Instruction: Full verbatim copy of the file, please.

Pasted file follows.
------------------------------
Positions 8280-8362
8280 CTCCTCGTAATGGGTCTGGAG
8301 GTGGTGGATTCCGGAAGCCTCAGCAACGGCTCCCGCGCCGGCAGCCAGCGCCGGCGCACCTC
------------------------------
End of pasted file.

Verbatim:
Positions 8280-8362
8280 CTCCTCGTAATGGGTCTGGAG
8301 GTGGTGGATTCCGGAAGCCTCAGCAACGGCTCCCGCGCCGGCAGCCAGCGCCGGCGCACCTC